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Is there any reason you should not use PHP to overcome some of the shortcomings of CSS? Live inspection would be harder but are there any functional downsides?

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up vote 9 down vote accepted

Yes, it's great to preprocess CSS somehow. But do not invent a wheel. There are lots of "standard" options to use:

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The only downside I can think of is server processing power and lack of easy caching of CSS files.

Other then that (both can be remedied) it's perfectly acceptable.

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+1, exactly what I would have said (with the emphasis on configuring caching (and compression) since CPU power is (relatively) cheap). – Quentin Oct 27 '11 at 20:52
Why can't you easily cache the generated files? – NikiC Oct 27 '11 at 20:53
PHP files need configuration to be cached. While normal CSS files generally don't. – Madara Uchiha Oct 27 '11 at 22:01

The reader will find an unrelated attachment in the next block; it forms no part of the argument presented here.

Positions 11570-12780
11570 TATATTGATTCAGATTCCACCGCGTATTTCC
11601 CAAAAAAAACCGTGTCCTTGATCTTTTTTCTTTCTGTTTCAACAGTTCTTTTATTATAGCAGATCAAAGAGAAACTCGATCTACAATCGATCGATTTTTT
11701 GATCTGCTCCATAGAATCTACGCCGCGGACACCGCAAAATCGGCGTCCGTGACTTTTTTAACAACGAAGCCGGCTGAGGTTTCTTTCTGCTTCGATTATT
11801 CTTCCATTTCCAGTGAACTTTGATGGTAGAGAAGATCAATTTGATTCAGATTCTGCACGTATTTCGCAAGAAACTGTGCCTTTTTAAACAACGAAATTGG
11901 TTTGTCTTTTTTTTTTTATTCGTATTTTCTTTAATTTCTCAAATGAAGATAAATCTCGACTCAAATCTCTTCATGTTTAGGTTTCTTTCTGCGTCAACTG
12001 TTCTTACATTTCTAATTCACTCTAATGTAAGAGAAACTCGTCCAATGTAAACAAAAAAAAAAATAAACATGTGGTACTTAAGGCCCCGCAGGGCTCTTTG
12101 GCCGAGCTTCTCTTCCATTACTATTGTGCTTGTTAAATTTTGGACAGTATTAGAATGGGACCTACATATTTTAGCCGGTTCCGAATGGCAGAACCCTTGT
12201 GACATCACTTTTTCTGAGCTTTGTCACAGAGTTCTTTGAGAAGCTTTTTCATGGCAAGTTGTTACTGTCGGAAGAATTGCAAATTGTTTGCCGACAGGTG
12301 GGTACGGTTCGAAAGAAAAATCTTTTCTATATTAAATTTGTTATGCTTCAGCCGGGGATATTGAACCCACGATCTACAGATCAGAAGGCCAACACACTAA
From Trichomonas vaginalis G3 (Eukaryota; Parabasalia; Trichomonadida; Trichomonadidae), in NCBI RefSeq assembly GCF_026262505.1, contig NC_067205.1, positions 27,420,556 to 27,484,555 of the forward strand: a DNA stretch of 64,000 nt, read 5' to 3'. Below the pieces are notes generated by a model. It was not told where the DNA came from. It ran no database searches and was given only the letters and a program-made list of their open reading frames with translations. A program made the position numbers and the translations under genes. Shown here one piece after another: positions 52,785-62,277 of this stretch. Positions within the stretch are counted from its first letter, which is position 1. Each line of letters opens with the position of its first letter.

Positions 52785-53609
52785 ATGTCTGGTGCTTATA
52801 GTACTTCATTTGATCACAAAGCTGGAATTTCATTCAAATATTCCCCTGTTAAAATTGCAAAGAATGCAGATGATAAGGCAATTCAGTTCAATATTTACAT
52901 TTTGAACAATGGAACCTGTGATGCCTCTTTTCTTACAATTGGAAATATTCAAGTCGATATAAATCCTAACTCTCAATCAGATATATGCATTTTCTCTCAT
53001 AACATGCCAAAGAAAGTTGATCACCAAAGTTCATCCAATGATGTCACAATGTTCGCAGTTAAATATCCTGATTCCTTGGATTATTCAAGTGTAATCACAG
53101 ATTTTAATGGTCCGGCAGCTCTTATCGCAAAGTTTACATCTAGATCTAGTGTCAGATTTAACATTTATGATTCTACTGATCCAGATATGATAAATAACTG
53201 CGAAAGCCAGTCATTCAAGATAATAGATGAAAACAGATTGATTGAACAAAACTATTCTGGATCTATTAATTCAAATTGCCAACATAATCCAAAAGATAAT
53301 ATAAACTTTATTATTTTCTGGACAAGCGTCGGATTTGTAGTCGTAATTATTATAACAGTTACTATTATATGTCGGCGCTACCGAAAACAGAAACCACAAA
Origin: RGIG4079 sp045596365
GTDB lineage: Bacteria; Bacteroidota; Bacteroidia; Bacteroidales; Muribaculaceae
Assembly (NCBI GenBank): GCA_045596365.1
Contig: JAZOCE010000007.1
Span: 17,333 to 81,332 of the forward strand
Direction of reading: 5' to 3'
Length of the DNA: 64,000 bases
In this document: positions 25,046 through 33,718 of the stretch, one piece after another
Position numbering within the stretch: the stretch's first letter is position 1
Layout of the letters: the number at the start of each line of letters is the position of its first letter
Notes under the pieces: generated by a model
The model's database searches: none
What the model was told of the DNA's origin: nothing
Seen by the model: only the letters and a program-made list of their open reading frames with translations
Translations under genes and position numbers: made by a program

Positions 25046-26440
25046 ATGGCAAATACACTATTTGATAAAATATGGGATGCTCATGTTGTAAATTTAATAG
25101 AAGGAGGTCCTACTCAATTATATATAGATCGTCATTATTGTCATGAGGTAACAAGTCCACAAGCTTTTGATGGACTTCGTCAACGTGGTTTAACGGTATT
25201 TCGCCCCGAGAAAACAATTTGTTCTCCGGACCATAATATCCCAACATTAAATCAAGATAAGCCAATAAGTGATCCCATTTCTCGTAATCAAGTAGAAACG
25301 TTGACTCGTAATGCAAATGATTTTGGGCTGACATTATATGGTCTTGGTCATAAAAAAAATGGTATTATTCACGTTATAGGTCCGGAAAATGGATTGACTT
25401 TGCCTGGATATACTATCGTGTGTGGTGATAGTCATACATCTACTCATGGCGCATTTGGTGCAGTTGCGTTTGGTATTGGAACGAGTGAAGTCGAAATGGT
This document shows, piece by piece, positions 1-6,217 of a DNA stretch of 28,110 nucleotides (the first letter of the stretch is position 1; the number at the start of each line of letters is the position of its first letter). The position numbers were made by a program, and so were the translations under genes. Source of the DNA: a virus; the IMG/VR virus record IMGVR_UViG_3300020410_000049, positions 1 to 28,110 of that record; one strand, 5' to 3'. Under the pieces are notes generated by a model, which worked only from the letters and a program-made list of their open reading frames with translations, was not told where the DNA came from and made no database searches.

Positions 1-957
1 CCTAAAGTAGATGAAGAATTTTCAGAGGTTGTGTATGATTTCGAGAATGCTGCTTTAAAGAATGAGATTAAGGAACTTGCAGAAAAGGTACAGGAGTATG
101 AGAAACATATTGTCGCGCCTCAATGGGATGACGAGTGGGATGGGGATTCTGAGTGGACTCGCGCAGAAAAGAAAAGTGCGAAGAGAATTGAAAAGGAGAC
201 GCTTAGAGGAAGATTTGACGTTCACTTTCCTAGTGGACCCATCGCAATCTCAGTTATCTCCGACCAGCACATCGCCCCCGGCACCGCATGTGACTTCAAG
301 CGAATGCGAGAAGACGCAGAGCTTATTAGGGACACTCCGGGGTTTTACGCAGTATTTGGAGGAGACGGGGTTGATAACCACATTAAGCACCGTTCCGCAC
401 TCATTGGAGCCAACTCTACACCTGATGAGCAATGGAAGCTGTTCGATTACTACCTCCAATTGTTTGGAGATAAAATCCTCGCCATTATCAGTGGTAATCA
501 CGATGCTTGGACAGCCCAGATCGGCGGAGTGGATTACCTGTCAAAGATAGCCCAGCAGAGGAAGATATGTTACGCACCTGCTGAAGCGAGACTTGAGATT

Have you looked at one of the precompiled css languages like LessCss or Sass?



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It's really a matter of preference as well as the requirements of your specific situation. The main argument against mixing programming with CSS is that it complicates something that was specifically designed for non-programmers to be able to do.

If you use php within css you've limited that file to run only through php so you lose compatibility.

There are plenty of tools out like SASS that are designed for making css more powerful.

Personally I like to put color values into php variables so I can be sure to get them right and so I can re-skin later. Other than that I keep it clean.

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I think it is a fine idea, and if you know PHP already it will be easier than learning a new syntax, such as sass/less, etc.

Unless it is a toy site I would not recommend creating the css on the fly with each request. Instead create a script that builds the css files from templates every time the server starts up, or to a schedule most useful to you.

More sophisticated still would be using something like make to only build them when the input templates have changed.

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